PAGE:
Their Flight Deck seemed enormous after Euryalus, although the edges seem a bit dangerous, as for obvious reasons there are no railings to stop you going over the edge (wouldn't do if they also stopped the planes from doing so!). However, there are nets waiting to catch you - but I'd prefer not to! Triumph is classified as a 'light' fleet carrier. Nothing like the size of the much bigger wartime carriers such as Victorious, Illustrious, Indomitable etc., Triumph is about 14,000 tons, which is about three times our displacement. From the flight deck Euryalus looks ridiculously small and more like a destroyer. Anyway, we duly did our 'exercises' marching to and fro up and down the flight deck, trying to miss the 'tie-down' fittings that are recessed here and there and used to lash down the planes kept on deck whenever it gets rough. As far as I can make out they are carrying Fireflies and Seafires, although here at anchor they are down in the hanger.

The Band mess-deck was enormous - on its own it was about the size of our entire RM messing area. We were green with envy as there was enough room for their whole band to breathe in at the same time!!

Just to be awkward, the afternoon strong winds decided to arrive at about 1030hrs so that in our exposed position we were buffeted about and then got covered in spray on our way back to the ship afterwards. It must have known we would be available for a wetting! We tried to keep our brass instruments sheltered from the spray as the salt water doesn't do the shiny brasswork any good at all, but it didn't work, which meant another session with the Brasso and cloths!

Friday 25th June

Went over to Triumph again at 0930 hrs to polish up and add the finishing touches for this evening. Fortunately that wind behaved better today and we got there and back without a wetting. The afternoon was spent in 'spit and polish' to make sure that we are at our immaculate best for the do.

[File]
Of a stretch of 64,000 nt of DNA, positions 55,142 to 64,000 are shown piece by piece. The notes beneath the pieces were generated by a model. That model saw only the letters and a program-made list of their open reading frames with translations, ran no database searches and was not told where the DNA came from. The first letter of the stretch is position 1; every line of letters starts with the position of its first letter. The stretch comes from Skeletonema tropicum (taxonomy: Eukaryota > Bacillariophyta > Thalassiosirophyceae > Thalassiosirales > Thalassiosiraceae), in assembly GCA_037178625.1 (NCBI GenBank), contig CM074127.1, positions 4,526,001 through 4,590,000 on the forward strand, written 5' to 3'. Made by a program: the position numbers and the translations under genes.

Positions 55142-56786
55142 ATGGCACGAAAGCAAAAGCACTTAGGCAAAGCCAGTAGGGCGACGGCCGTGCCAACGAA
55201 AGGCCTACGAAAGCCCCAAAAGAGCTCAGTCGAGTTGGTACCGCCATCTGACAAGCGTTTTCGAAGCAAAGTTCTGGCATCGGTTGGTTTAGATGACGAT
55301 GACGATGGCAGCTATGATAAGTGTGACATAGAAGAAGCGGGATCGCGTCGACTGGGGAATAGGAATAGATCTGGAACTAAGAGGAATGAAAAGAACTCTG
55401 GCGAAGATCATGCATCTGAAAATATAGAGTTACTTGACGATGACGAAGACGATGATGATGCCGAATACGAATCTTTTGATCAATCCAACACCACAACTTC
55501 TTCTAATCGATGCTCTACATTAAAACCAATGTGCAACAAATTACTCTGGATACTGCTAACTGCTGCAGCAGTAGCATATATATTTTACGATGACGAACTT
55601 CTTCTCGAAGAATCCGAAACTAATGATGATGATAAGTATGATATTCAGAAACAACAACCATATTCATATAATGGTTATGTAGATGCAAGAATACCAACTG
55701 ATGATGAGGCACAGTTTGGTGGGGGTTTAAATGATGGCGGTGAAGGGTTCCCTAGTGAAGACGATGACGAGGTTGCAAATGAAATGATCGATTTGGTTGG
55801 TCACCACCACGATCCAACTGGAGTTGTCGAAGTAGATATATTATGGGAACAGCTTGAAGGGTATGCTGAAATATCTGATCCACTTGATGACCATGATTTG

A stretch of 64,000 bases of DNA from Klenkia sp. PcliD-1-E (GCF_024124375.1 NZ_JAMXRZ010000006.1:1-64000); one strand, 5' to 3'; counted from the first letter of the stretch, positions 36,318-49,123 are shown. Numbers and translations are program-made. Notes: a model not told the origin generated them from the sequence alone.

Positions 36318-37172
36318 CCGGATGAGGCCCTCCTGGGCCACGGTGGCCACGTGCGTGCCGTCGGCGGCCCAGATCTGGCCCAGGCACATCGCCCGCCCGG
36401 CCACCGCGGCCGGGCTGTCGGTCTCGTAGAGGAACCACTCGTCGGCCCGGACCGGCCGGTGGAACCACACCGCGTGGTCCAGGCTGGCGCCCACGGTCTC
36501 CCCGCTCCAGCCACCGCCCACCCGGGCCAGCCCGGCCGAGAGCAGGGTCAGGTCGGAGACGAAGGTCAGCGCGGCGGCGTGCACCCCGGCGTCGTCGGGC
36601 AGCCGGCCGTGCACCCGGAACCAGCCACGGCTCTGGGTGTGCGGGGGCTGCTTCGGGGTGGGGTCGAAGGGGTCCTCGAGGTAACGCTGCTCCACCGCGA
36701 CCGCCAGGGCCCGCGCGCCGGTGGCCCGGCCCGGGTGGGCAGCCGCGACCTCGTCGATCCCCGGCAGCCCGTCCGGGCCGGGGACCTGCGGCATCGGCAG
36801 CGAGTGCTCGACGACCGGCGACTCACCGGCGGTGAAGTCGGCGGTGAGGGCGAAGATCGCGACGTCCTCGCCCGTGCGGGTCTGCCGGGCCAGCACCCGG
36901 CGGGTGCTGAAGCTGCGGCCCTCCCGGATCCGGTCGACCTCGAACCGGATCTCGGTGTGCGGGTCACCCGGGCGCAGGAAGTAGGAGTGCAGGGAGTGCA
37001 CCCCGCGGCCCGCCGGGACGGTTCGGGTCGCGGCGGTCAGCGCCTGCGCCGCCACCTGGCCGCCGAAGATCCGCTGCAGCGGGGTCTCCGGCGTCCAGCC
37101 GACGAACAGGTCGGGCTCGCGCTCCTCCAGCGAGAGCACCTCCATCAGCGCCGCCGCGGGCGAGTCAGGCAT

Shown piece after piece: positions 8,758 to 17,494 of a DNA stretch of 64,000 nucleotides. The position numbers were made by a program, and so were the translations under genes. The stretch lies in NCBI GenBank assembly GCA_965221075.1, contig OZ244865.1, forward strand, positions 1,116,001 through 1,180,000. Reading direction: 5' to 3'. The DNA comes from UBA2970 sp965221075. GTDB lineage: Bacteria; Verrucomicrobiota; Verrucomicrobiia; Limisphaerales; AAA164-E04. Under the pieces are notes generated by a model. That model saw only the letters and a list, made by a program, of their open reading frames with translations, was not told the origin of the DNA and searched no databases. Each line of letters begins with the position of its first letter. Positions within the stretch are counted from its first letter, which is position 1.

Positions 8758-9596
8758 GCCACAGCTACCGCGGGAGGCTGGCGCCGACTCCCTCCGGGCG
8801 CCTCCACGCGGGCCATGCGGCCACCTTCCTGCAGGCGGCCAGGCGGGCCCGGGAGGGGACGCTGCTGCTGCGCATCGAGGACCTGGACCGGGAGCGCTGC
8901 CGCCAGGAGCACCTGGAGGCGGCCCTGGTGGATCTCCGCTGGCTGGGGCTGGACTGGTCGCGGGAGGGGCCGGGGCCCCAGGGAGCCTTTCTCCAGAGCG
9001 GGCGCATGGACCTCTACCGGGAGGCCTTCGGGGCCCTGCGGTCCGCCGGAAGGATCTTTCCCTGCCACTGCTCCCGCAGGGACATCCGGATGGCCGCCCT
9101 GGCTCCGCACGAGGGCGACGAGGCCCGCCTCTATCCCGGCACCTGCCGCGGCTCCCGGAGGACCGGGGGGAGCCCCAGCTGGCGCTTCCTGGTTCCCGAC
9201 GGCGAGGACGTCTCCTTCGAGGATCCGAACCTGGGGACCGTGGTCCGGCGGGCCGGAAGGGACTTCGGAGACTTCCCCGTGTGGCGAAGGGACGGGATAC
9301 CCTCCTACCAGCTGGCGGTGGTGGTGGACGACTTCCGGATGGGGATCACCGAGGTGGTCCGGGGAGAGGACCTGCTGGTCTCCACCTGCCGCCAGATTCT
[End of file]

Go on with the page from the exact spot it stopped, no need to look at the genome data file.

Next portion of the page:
We went back to Triumph yet again at 1930 and the performance went off very well. The bands came up on the forward aircraft lift, stepping off in a slow march at the exact moment it reached deck level. As usual the finale was the 'Last Post' when the flag is hauled down to the sound of a solo bugle with the bands playing the 'Jimmy Green sunset setting'. It caused many a tear to run down a wrinkled cheek (and that was just the women.) Seriously, that setting really is a beautiful piece of writing and a real sentimental tear-jerker for those on duty in 'furrin parts'. Then we marched off smartly and still playing disappeared from view back down on the lift, demon king style. One disconcerting thing was that whenever the lifts are moving a loud warning bell clang, clang, clangs - and it wasn't in tune with us!

Have I told you the story about a band on another carrier where the band was arranged on its hanger lift with its bandmaster conducting it when someone 'downstairs' decided to test the lift? The bandmaster was in front just on the deck conducting as the band slowly disappeared from sight - only to reappear some minutes later, not having missed a beat!? It is supposed to be true and I suppose it could have happened. Makes a good tale anyway.